Amber dandelion greens are considered a bitter green. I love them the way my granddad use to make them. wash well, the make almost a chopped type salad out of them, add sliced red onion, diced hard cooked eggs toss with salt,pepper, evoo and a good red wine vinegar..For me this and a buttered piece of fresh french bread would be a wonderful lunch I imagine you could cook the dandelion greens, but this salad is different and so good. Chard is wonderful blanched, then press out the water as you would spinach, chop well and will with oh say sauteed onions,garlic and other veggies such as left over asparagus, diced,artichokes, grated fresh parm cheese, then add some eggs salt and pepper and make a torta and bake in the oven til eggs are set and top is golden, it's wonderful hot or cold.
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Old 09-23-2006, 03:49 PM   #4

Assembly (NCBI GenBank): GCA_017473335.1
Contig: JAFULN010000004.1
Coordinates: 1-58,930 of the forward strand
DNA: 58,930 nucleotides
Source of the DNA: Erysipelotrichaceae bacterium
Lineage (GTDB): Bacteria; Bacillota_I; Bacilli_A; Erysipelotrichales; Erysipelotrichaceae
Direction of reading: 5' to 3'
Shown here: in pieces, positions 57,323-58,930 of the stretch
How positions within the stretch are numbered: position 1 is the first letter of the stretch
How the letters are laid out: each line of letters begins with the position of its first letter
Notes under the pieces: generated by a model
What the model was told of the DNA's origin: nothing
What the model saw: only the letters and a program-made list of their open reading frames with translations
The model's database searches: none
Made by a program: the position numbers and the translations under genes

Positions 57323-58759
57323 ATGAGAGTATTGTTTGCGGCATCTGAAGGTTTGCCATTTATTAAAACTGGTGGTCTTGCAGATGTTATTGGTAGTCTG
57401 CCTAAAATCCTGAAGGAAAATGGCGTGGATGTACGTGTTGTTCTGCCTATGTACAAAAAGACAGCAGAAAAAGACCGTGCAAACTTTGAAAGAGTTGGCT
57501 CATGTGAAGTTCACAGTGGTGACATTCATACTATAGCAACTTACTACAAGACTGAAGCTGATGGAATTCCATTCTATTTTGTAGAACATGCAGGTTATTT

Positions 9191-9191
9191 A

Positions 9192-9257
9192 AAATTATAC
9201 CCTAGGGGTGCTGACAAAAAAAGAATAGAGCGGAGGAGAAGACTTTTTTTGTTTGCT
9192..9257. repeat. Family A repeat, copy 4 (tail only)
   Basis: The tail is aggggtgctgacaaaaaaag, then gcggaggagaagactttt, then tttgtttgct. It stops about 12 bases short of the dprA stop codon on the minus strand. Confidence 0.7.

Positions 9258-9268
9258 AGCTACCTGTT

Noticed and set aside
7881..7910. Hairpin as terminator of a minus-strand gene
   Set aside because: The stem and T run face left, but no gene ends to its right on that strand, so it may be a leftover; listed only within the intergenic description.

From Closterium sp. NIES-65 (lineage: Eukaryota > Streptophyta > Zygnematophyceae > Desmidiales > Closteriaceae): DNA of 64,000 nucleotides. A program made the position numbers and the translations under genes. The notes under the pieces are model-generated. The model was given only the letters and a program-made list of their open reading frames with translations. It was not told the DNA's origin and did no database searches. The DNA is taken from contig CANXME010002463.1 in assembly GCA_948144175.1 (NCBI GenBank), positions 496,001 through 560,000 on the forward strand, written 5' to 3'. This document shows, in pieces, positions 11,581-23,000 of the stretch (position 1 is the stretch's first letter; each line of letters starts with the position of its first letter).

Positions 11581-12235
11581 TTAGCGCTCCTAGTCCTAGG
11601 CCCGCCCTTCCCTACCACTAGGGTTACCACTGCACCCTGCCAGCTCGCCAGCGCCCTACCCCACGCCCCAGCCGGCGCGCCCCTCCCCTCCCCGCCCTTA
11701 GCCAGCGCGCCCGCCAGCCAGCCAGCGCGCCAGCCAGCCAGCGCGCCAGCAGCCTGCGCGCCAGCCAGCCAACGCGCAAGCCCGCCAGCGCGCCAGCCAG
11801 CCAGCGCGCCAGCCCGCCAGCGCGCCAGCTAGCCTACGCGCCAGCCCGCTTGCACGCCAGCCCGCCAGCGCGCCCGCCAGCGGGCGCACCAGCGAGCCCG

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We hillbillies cook greens with bacon and/or bacon grease or a ham hock, chopped onions and garlic. Some saute the onions & garlic in the bacon grease before adding the greens and water, and some just toss them in to boil with the greens.
Serve with cornbread to soak up the pot liquor.
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Old 09-23-2006, 04:05 PM   #5
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Wow, all of these recipes sound so good. I particularly like the salad ideas and the ribollita soup ideas, and the torta.

I've never cooked a fresh beet, so do you just boil them til tender I guess?

Constance, I love bacon and this would add alot of flavor to the greens.
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Old 09-23-2006, 06:43 PM   #6
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Sautée some thinly sliced onion, and add a little hot red chili pepper. Add the chopped greens and sauté for a minute or two. Add some freshly grated coconut, a tsp of curry powder, and cook until the greens wilt.